College Isn’t Paying Off For Everyone

College is an experience that’s different for everyone. Some students focus on their future and spend their nights and weekends at the library. Others join a fraternity or sorority and explore the more social aspect of college life. Others play a sport and spend most of their time in the gym. And then there are a few that leave campus every weekend, hoping to snag themselves a cute girl named Jill and make her their wife. (I think you can guess which one I recommend).
No matter how different our college experiences, it’s likely we can all agree on one thing: college is expensive. Not just the tuition, but the room and board, school supplies, food, beer . . . I mean, books; and oftentimes it just isn’t possible to hold down a job while keeping up with your studies. Most of us understand that college is unbelievably expensive, but we believe it’s worth it, right? A graduate leaves with a college education, with a good first job, and with the chance to start a career after graduation.
Well, some college grads aren’t feeling like the expense was worth it, with good job prospects slim, and the pay for those jobs even slimmer. Despite the cost of college continuing to skyrocket, the salaries offered to graduates are not keeping up at the same pace.
I was recently reading a joint study by the Georgetown University Center on Education and the Workforce in Washington. The data showed that, since the 2007-2009 recession, wages for these college grads have actually dropped, on average (using Census bureau figures).
Of course, different college experiences can lead to very different landscapes after graduation. Some majors, specifically a few different engineering majors, have paid out more than $60,000 a year since 2009. Other majors, specifically those in the business and science departments, have seen average starting wages drop around 10 percent in that same time. (I know what majors I’m going to start steering my girls toward—they will all be getting my old engineering textbooks for Christmas this year).
We’ve always been told that having a college degree is supposed to give young folks a leg up in the work world, but many bachelor’s degrees don’t seem to have that effect. I was speaking to a family friend who gradated a year ago with a marketing degree and is still searching for a job. She mentioned that her frustration is because even those job postings saying “entry level,” usually still say 3 to 5 years of experience is needed for consideration. She said she does not know how she will ever get 3 to 5 years of experience, if no one will hire her without it.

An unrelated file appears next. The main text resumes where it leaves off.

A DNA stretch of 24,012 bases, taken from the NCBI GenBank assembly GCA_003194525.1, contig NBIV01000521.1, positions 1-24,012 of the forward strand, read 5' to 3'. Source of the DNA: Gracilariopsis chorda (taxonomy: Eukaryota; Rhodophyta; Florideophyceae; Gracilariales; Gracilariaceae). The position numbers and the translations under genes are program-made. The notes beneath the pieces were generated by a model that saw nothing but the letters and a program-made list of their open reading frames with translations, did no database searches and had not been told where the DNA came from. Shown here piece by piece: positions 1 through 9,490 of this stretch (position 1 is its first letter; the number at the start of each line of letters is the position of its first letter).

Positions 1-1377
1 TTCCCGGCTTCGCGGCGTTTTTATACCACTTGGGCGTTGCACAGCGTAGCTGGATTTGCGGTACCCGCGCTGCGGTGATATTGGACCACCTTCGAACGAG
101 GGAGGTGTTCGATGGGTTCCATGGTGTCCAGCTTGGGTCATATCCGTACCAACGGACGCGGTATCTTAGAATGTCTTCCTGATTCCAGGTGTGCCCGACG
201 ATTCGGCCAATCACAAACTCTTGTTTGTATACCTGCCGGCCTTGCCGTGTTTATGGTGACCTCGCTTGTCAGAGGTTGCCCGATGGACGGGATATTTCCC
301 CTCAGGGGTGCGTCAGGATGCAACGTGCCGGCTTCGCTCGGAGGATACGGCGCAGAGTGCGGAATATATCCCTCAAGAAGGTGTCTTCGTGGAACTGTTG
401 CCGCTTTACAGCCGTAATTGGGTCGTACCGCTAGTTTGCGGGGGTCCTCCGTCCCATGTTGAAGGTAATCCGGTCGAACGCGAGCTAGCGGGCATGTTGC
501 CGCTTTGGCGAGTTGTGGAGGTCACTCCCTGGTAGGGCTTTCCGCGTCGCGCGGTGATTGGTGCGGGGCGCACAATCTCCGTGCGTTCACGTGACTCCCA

In my opinion, this post-graduation job struggle shows that having a degree is not always enough. Much of a graduate’s success in the work world will come from the way in which he or she earned that degree. What was the GPA? Was the job applicant in the honor society, or any other reputable association? What internships and summer jobs did he or she have to help further his or her education? For example, it might be nice to come home from college in the summers and sit on the beach working as a life guard, but for a business major, an internship as an assistant for a local small business owner might be more advantageous when helping to land that job after graduation.
It’s also important for a college student to focus on what he or she really wants to do after college. Finding a job that a graduate likes and that is within the realm of his or her major is hard enough, but getting four years of college education in English studies, and then trying to get a job at a financial firm is even harder.
After graduation, when many grads are mid-job search, one of the biggest challenges they face is fighting for a salary they deserve. Many new college grads, who have just spent the last four years paying, rather than earning, are excited about the prospect of having a job and the paycheck that comes with it. Rather than settling for the first offer that comes along, every job applicant should research to figure out what the average salary is for the position they are applying for. And when they do talk numbers, job applicants should explain what they are worth and support their argument with specific reasons. Lastly, when grads are discussing salary, they should make sure not to get baited into throwing out the first number, because they will likely undersell themselves.
College is supposed to be a time when young adults learn how to turn their passion into a career, but often, post-graduation, their passion is turned into frustration. But, I will offer the same advice to these young folks that I often do to my Cutter Family Finance readers: Be vigilant and stay alert, because our kid’s futures deserve more.
All of us at Cutter Financial wish you and your families a very happy Easter and Passover!